Increased knowledge into the physics and chemistrycontrolling emissions from flame-surface interactions shouldhelp in the design of combustion engines featuring improvedfuel economy and reduced emissions.
The overall aim of this work has been to obtain afundamental understanding of wall-related, premixed combustionusing numerical modeling with detailed chemical kinetics. Thiswork has utilized CHEMKIN®, one of the leading softwarepackages for modeling combustion kinetics.
The simple fuels hydrogen and methane as well as the morecomplex fuels propane and gasified biomass have been used inthe model. The main emphasis has been on lean combustion, andthe principal flow field studied is a laminar boundary layerflow in two-dimensional channels. The assumption has been madethat the wall effects may at least in principle be the same forlaminar and turbulent flames.
Different flame geometries have been investigated, includingfor example autoignition flames (Papers I and II) and premixedflame fronts propagating toward a wall (Papers III and IV).Analysis of the results has shown that the wall effects arisingdue to the surface chemistry are strongly affected by changesin flame geometry. When a wall material promoting catalyticcombustion (Pt) is used, the homogeneous reactions in theboundary layer are inhibited (Papers I, II and IV). This isexplained by a process whereby water produced by catalyticcombustion increases the rate of the third-body recombinationreaction: H+O2+M ⇔ HO2+M. In addition, the water produced at higherpressures increases the rate of the 2CH3(+M) ⇔ C2H6(+M) reaction, giving rise to increased unburnedhydrocarbon emissions (Paper IV).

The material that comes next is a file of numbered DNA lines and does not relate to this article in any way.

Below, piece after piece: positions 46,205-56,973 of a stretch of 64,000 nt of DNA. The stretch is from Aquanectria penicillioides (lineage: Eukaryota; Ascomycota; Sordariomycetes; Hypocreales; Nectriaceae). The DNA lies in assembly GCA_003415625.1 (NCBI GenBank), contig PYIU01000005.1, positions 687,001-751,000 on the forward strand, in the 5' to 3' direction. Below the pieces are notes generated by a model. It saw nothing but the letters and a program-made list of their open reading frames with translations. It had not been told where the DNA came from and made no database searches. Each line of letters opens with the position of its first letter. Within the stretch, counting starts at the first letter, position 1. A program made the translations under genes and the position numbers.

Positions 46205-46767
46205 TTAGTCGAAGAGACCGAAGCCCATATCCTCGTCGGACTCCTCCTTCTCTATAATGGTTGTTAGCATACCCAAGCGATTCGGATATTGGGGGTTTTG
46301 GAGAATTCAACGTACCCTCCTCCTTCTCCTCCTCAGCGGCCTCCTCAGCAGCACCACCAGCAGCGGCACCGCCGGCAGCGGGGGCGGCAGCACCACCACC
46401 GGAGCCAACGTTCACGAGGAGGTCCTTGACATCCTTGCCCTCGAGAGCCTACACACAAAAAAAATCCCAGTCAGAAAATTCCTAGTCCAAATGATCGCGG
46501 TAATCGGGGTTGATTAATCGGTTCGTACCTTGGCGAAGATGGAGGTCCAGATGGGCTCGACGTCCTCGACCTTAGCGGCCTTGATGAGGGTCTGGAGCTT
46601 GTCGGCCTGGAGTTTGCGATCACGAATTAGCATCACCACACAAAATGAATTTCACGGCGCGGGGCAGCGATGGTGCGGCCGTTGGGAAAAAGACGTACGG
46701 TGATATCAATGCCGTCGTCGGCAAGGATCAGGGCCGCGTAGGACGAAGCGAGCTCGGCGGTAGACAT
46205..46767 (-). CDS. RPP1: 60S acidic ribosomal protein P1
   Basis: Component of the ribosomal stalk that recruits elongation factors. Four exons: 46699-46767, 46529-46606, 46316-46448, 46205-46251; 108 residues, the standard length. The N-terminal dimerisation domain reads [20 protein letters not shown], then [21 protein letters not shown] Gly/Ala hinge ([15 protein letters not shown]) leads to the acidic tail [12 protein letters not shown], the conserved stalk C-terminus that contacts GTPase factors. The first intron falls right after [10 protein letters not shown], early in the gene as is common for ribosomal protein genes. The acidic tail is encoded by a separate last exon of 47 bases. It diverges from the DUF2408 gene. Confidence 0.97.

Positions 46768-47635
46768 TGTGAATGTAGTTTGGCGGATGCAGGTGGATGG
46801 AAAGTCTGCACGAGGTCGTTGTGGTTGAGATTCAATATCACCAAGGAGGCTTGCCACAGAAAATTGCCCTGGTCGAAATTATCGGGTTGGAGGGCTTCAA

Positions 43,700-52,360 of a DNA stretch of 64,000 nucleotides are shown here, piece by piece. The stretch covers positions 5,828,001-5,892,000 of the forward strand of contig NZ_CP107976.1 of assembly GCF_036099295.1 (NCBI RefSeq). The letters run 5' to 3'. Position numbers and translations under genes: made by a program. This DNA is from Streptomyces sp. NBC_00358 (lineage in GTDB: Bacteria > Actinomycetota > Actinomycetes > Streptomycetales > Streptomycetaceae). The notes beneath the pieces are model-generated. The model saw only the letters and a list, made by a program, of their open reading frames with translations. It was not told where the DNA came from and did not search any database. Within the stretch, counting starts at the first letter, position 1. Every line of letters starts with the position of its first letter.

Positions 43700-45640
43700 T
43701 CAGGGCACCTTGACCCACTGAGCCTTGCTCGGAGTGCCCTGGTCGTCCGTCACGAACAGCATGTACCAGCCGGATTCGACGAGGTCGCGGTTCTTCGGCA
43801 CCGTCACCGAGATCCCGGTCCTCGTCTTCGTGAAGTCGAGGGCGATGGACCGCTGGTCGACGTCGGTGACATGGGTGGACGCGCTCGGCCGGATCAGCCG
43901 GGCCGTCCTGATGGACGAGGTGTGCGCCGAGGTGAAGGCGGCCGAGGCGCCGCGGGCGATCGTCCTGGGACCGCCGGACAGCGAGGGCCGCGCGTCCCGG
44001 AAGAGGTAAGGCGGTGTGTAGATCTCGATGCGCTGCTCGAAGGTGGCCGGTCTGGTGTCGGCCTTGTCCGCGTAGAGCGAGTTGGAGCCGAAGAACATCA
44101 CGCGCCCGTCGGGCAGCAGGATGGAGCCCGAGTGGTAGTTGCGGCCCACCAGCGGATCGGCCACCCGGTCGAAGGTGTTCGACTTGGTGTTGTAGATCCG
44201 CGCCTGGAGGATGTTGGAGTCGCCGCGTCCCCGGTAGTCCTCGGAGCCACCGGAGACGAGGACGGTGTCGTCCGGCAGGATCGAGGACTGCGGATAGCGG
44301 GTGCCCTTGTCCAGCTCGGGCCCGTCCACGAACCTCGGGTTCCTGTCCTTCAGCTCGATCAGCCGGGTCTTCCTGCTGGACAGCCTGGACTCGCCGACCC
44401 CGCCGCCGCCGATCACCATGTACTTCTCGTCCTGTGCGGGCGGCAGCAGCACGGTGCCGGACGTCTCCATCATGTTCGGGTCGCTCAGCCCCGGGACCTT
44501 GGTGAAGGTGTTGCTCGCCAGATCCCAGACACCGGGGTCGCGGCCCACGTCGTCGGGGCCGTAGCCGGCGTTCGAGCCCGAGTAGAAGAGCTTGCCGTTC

The thermal coupling between the flame and the wall (theheat transfer and development of the boundary layers) issignificant in lean combustion. This leads to a sloweroxidation rate of the fuel than of the intermediatehydrocarbons (Paper III).
Finally in Paper V, a well-known problem in the combustionof gasified biomass has been addressed, being the formation offuel-NOx due to the presence of NH3 in the biogas. A hybridcatalytic gas-turbine combustor has been designed, which cansignificantly reduce fuel-NOx formation.
Keywords:wall effects, premixed flames, flamequenching, numerical modeling, CHEMKIN, boundarylayerapproximation, gasified biomass, fuel-NOx, hybrid catalytic combustor.
Stockholm: Kemiteknik , 2002. , 73 p.
Wall effects, premixed flames, flame quenching, numerical modeling, chemkin, boundary layer approximation, gasified biomass, fuel-NOx, hybrid catalytic combustor.